Independent photographers Joseph Fox and Orlando Gili are uploading two portraits of constituents to their website for each day of the campaign
Game of Thrones: Visit the real-life kingdom of Westeros to see where violent history ends and telly tourism begins

The real-life kingdom of Westeros

Is there something a little uncomfortable about Game of Thrones shooting in Northern Ireland?
How to survive a social-media mauling, by the tough women of Twitter

How to survive a Twitter mauling

Mary Beard, Caroline Criado-Perez, Louise Mensch, Bunny La Roche and Courtney Barrasford reveal how to trounce the trolls
Gallipoli centenary: At dawn, the young remember the young who perished in one of the First World War's bloodiest battles

At dawn, the young remember the young

A century ago, soldiers of the Empire – many no more than boys – spilt on to Gallipoli’s beaches. On this 100th Anzac Day, there are personal, poetic tributes to their sacrifice
Dissent is slowly building against the billions spent on presidential campaigns – even among politicians themselves

Follow the money as never before

Dissent is slowly building against the billions spent on presidential campaigns – even among politicians themselves, reports Rupert Cornwell
Samuel West interview: The actor and director on austerity, unionisation, and not mentioning his famous parents

Samuel West interview

The actor and director on austerity, unionisation, and not mentioning his famous parents
General Election 2015: Imagine if the leading political parties were fashion labels

Imagine if the leading political parties were fashion labels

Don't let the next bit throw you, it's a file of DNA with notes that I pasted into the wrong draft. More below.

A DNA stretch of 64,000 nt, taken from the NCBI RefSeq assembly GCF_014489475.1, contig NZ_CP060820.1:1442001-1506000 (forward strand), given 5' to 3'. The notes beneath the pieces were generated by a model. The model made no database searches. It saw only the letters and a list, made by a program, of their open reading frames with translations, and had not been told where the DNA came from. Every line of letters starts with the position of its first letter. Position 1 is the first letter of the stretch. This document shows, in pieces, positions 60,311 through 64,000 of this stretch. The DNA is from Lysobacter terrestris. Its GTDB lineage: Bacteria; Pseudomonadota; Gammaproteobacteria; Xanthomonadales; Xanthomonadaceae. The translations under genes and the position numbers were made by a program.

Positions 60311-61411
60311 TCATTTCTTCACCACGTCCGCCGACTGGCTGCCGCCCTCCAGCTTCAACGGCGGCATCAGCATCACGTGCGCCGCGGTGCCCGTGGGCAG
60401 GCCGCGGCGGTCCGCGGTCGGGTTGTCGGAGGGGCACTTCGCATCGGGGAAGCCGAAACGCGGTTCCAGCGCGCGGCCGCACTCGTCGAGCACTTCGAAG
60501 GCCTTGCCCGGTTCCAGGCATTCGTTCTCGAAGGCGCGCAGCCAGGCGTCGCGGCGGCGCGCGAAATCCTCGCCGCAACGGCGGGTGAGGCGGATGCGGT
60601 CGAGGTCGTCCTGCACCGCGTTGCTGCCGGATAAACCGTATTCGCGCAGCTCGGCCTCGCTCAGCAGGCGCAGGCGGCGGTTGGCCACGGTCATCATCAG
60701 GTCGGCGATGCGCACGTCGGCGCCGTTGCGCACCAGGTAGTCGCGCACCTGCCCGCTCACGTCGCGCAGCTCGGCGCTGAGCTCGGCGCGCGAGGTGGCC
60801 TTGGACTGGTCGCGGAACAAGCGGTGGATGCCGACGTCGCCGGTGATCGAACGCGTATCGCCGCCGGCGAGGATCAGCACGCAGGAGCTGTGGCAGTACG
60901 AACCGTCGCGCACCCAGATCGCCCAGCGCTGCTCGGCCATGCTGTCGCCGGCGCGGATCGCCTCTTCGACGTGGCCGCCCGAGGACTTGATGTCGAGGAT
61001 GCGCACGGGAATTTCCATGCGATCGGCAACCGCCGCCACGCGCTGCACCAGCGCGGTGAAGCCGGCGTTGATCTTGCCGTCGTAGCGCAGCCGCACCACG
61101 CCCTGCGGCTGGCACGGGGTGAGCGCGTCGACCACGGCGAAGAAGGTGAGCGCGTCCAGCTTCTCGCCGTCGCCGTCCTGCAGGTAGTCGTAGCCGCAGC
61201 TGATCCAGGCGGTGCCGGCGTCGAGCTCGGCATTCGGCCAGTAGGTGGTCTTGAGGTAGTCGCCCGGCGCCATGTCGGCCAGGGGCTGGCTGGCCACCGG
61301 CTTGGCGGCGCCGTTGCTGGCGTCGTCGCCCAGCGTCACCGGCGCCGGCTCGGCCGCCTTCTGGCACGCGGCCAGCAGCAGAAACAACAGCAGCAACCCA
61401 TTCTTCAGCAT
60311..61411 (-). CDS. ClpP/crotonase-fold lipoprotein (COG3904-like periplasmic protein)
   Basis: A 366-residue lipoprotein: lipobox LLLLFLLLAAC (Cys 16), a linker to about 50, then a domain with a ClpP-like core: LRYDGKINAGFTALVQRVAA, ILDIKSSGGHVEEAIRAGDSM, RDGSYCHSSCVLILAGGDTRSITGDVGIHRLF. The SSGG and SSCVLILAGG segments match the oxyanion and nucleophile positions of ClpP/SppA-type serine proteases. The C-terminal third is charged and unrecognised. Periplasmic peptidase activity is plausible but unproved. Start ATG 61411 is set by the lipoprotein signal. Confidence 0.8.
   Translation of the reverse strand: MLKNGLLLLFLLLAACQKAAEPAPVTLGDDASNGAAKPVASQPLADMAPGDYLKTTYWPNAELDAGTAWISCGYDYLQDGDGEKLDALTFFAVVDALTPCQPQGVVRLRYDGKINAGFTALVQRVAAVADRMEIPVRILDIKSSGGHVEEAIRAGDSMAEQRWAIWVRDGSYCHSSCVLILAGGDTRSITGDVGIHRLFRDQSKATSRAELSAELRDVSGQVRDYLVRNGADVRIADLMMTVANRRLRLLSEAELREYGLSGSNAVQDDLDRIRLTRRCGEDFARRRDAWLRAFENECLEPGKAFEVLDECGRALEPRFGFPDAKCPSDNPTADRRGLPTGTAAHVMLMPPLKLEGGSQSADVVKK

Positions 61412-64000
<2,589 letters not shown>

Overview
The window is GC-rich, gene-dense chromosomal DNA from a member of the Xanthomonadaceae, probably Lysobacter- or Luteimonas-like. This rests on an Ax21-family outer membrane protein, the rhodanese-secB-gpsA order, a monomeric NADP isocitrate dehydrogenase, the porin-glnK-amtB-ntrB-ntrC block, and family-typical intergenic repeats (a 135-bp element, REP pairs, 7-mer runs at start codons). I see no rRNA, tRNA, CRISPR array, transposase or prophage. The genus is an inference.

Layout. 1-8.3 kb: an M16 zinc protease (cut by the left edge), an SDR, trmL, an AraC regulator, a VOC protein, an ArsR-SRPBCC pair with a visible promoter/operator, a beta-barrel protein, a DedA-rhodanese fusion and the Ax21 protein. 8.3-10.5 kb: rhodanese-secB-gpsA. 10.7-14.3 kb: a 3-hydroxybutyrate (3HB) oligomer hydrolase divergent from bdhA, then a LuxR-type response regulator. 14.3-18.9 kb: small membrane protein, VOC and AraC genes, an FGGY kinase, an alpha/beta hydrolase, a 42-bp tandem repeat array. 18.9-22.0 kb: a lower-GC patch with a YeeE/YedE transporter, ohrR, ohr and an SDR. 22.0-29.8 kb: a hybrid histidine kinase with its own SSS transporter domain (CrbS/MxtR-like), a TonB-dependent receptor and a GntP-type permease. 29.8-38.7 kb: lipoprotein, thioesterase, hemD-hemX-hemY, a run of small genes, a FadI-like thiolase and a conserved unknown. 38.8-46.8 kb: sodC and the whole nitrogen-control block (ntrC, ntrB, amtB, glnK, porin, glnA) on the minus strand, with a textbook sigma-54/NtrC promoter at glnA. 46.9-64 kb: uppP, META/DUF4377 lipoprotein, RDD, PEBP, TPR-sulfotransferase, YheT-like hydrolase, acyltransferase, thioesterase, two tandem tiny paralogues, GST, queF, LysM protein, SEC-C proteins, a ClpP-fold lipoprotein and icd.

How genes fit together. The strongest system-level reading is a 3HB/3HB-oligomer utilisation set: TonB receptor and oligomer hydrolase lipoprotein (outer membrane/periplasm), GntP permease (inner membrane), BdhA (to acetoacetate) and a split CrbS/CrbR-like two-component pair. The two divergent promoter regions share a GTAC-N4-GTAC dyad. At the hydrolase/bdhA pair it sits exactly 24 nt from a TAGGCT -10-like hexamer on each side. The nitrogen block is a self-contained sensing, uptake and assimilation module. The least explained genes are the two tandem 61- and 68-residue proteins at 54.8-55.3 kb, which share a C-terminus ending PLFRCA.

Fashion editor, Alexander Fury, on what the leaders' appearances tell us about them
Phumzile Mlambo-Ngcuka: Home can be the unsafest place for women

Phumzile Mlambo-Ngcuka: Home can be the unsafest place for women

The architect of the HeForShe movement and head of UN Women on the world's failure to combat domestic violence
Public relations as 'art'? Surely not

Confessions of a former PR man

The 'art' of public relations is being celebrated by the V&A museum, triggering some happy memories for DJ Taylor
Bill Granger recipes: Our chef succumbs to his sugar cravings with super-luxurious sweet treats

Bill Granger's luxurious sweet treats

Our chef loves to stop for 30 minutes to catch up on the day's gossip, while nibbling on something sweet
London Marathon 2015: Paula Radcliffe and the mother of all goodbyes

The mother of all goodbyes

Paula Radcliffe's farewell to the London Marathon will be a family affair
Everton vs Manchester United: Steven Naismith demands 'better' if Toffees are to upset the odds against United

Steven Naismith: 'We know we must do better'

The Everton forward explains the reasons behind club's decline this season
Arsenal vs Chelsea: Praise to Arsene Wenger for having the courage of his convictions

Michael Calvin's Last Word

Praise to Wenger for having the courage of his convictions